Bottom line the main thing you lose with the FRFR-112 is the ability to directly plug a microphone into the speaker.  So if you're planning on loaning it to someone that wants to use it on a pole to publically address an audience at a meeting, don't do it because it won't work without some additional equipment.

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FRFR related:  I have a 6 month old, mint condition Yamaha DXR12 speaker available for sale if anyone is interested.
Has not left my studio.  Original box, manual, Power cord etc...     $495 + shipping.  Located in 14225 zip code.
No issues or damage.  Just not using it.  

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10 hours ago, DunedinDragon said:

...

The only real difference between a mic preamp and a non mic preamp is the signal level it's prepared to work with.  It certainly doesn't color the sound or else pretty much every vocal you've ever heard live or on a recording would not sound like the actually vocalist's voice since they all work with MIC level inputs rather than LINE level inputs.  ...

 

Not sure I understood your post correctly? Were you saying there is no difference in tone between mic preamps or between mic preamps and non mic preamps?  Mic preamps can definitely color the tone. High quality mixing boards tend to have better mic pres to my ears and tube pres can sound different from digital or solid state. There are also differences in dynamic range and other factors that can impact the vocal sound. Seems like you were getting at something else here than that though.

 

https://www.uaudio.com/blog/top-5-reasons-mic-preamps-matter/

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19 minutes ago, HonestOpinion said:

 

Not sure I understood your post correctly? Were you saying there is no difference in tone between mic preamps or between mic preamps and non mic preamps?  Mic preamps can definitely color the tone. High quality mixing boards tend to have better mic pres to my ears and tube pres can sound different from digital or solid state. There are also differences in dynamic range and other factors that can impact the vocal sound. Seems like you were getting at something else here than that though.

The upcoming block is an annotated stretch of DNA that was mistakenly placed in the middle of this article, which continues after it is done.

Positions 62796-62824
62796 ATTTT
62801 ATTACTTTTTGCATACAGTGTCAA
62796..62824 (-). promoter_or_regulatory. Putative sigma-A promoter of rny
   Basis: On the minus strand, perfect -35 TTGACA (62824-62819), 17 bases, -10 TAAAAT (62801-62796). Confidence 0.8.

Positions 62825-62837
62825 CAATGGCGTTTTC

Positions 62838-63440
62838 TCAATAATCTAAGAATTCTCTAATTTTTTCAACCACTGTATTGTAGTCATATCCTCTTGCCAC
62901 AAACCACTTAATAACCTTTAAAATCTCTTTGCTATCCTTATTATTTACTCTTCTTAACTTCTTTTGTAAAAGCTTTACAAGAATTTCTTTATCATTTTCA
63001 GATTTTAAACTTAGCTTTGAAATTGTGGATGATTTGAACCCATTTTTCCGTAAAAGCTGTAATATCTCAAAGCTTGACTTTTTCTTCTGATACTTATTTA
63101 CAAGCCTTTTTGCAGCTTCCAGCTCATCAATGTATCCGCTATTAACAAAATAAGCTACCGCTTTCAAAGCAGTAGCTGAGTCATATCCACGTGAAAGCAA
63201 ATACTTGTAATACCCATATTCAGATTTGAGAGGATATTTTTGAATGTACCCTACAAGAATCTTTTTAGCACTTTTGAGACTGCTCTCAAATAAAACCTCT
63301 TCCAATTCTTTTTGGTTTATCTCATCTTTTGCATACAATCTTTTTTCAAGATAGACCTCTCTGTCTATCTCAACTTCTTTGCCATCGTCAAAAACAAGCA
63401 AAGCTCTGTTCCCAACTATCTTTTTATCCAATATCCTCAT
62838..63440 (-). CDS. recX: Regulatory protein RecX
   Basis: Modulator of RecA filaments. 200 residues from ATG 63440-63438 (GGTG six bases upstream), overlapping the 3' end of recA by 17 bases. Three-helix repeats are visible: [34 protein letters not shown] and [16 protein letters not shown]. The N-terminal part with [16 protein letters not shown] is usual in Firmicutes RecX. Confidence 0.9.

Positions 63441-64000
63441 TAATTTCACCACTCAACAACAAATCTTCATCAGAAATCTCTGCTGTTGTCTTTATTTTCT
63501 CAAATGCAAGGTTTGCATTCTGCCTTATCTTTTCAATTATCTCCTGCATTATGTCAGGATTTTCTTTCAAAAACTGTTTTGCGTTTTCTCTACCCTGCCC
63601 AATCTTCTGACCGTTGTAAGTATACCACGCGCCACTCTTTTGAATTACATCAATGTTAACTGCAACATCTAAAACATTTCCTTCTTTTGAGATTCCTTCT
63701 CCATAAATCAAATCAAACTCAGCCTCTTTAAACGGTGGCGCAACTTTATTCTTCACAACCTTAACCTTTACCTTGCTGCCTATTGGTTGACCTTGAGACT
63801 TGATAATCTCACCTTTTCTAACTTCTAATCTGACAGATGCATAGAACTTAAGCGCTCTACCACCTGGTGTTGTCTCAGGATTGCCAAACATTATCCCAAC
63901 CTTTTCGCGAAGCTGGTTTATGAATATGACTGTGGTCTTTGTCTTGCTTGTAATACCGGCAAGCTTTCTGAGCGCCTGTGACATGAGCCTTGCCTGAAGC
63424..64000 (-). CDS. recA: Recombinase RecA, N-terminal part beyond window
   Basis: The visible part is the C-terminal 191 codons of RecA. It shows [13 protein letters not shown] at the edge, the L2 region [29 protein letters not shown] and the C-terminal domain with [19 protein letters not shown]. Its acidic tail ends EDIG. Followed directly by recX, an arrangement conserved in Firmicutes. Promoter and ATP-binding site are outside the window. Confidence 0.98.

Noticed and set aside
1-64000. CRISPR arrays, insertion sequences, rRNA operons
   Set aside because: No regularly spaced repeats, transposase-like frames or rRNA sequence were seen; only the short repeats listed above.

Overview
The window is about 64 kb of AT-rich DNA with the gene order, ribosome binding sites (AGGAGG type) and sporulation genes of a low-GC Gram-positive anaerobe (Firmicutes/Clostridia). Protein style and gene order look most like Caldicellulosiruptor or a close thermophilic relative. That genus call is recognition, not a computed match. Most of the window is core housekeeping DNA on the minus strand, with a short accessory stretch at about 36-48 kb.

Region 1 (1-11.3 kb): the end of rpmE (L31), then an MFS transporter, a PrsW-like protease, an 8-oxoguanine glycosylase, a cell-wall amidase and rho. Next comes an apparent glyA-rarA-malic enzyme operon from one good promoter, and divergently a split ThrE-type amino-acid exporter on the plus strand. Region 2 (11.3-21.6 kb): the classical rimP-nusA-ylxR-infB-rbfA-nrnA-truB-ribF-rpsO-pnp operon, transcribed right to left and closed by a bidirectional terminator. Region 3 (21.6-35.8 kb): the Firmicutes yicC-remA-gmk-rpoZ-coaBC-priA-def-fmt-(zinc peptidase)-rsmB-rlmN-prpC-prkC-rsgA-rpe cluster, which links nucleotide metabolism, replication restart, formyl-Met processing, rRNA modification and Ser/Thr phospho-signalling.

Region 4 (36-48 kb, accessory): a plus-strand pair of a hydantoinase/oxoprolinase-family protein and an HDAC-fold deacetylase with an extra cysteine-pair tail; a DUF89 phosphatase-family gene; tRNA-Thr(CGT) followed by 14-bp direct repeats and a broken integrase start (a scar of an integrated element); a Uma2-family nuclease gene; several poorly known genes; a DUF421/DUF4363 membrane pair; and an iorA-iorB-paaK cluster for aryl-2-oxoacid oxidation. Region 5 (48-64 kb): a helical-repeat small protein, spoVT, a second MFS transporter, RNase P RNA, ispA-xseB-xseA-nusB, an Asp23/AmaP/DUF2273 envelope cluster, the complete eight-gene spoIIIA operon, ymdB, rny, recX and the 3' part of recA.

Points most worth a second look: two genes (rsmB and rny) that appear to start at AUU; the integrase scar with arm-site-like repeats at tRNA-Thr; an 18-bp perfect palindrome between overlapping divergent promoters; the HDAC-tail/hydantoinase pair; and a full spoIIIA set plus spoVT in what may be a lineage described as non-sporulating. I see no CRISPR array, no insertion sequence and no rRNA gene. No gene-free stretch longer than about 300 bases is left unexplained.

https://www.uaudio.com/blog/top-5-reasons-mic-preamps-matter/

 

I was actually referring to the preamps used in mixing boards for live use and in powered speakers.  There are certainly much more high end pre's used in recording situations, and in some cases on high end boards, but the ones on mixing boards and powered speakers are relatively generic in nature for the most part.  Quite frankly I honestly can't tell the difference in the mic pre's on an Allen & Heath from those in a Mackie board, and I'm not sure the audience can either.  But it does make for some good marketing.

 

Of course all of that stuff matters significantly to folks like Universal Audio which have built their company on high end, specialized equipment.  But I'm just not that much of a cork sniffer I guess when it comes to that sort of minutia.

 

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42 minutes ago, DunedinDragon said:

 

I was actually referring to the preamps used in mixing boards for live use and in powered speakers.  There are certainly much more high end pre's used in recording situations, and in some cases on high end boards, but the ones on mixing boards and powered speakers are relatively generic in nature for the most part.  Quite frankly I honestly can't tell the difference in the mic pre's on an Allen & Heath from those in a Mackie board, and I'm not sure the audience can either.  But it does make for some good marketing.

 

Of course all of that stuff matters significantly to folks like Universal Audio which have built their company on high end, specialized equipment.  But I'm just not that much of a cork sniffer I guess when it comes to that sort of minutia.

 

 

I know what you mean about the cork sniffing. As you point out the mic/line pres probably don't vary that much when it comes to the ones used on the backs of similarly priced powered speakers. I do think there is more variance in the pres between mixing boards. Still, in the hands of a great soundman a crappy board with budget mic pres can sound better than a Midas or Allen & Heath with a hack at the controls. There are lots of other factors to getting good sound. Still remain a fan of quality mic pres and different mic pres though. As you said in your original post the biggest impact may be in the event that you need to plug a mic directly into your powered speaker and, oh no, it doesn't have a mic pre or a mic/line level switch that would serve. That's where the mic input on the Helix might come in very handy.

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Mic pre’s on most equipment are typically more about headroom and clarity than they are coloring the tone.   They’re designed to be transparent.   So no, you won’t typically hear much, if any, difference in low-level vs high-end mixer pre-amps...until you’re using a lot of them simultaneously.   Then, the better headroom / noise floor really becomes apparent.